The second is using isometric contractions. This means taking muscles through to their end allowable range of motion and contracting them in order to facilitate tension at those end ranges. Typically, muscles are weakest when they are longest or shortest (with a few exceptions). I perform these with the help of my ISOPHIT but you can easily do this on your own.
An example of an isometric I use often would be lateral hip movement. Find a wall, stand sideways to it and lift your leg into the wall and press gently for about 10 seconds. You will feel a contraction in the hip. More often than not my clients report after doing this that they are more stable and able to control their movements during the workout.
Control over the range of motion
Ever watched a Cirque de Soleil show or a gymnastic performance? One thing that any very strong person has master levels of is control over their muscular system. In my practice, my rule is if you can’t control it, you’re not allowed to do it. This means that when you first introduce a movement it needs to be practiced at a low rate of speed and focus needs to be made on every portion of the movement.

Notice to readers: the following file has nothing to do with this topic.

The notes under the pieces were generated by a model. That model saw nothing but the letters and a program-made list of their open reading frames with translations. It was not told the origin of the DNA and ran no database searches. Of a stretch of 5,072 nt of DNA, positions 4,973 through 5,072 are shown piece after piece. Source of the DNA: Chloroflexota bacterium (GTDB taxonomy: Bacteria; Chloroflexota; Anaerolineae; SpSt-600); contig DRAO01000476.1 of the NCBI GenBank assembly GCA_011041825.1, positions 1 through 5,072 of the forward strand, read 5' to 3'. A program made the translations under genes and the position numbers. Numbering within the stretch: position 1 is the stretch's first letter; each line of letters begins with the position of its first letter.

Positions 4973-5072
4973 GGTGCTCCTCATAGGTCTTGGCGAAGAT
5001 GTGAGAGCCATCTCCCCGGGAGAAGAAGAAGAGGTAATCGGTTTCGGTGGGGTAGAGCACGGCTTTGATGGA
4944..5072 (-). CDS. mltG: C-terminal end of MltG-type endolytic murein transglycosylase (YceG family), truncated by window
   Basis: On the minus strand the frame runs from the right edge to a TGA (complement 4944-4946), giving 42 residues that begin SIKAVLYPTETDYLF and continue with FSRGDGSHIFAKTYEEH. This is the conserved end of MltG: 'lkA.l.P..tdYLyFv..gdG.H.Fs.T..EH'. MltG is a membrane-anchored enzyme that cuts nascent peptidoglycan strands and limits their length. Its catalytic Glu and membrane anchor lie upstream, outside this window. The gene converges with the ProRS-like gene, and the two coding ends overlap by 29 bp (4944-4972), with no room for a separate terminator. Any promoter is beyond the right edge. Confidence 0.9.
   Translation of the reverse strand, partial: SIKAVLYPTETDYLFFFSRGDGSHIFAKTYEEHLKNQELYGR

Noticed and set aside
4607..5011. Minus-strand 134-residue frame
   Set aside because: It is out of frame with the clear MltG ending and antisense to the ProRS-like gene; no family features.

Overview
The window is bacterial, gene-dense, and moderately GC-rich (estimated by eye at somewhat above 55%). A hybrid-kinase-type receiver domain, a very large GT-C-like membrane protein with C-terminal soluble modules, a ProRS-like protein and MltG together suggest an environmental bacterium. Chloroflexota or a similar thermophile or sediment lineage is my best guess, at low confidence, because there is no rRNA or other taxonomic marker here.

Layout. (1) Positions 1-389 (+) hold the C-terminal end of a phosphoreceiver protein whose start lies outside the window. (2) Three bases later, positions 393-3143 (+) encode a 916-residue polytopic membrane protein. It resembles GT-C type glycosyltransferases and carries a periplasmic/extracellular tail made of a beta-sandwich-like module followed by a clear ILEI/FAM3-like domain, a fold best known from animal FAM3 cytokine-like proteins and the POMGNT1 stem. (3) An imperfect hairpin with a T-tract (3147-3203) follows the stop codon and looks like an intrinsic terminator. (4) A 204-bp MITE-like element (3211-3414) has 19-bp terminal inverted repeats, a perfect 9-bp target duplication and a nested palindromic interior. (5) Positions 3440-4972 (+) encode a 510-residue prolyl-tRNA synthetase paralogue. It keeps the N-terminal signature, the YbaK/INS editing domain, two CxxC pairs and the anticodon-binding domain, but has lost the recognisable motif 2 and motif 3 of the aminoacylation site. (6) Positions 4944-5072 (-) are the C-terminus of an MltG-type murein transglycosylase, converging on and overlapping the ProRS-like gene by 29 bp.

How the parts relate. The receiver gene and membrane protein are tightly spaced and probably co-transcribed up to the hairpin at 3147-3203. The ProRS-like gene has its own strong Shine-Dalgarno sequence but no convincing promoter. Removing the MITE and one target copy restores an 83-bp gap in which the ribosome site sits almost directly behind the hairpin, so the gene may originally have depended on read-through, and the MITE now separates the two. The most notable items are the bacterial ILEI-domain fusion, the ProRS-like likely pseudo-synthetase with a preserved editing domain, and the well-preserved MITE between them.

Any movement can be broken down into component parts, and when dealing with injured tissue often that control aspect is stunted or never existed in the first place. How you can prevent future injury is to make sure you can perform movements slowly and execute every portion of them. As I mentioned above, high level gymnasts can perform complex movements incredibly slowly. Doing things quickly only means that the body often has to cheat in order to achieve a position and if it does this often enough, then it will adapt in that way to work around a weakness. It’s important for injury prevention to ensure this doesn’t happen.
Use this as your mantra: Control everything. Teach your body to move with precision and then when you need it to it will be able to fire properly to prevent the movement you are trying to avoid.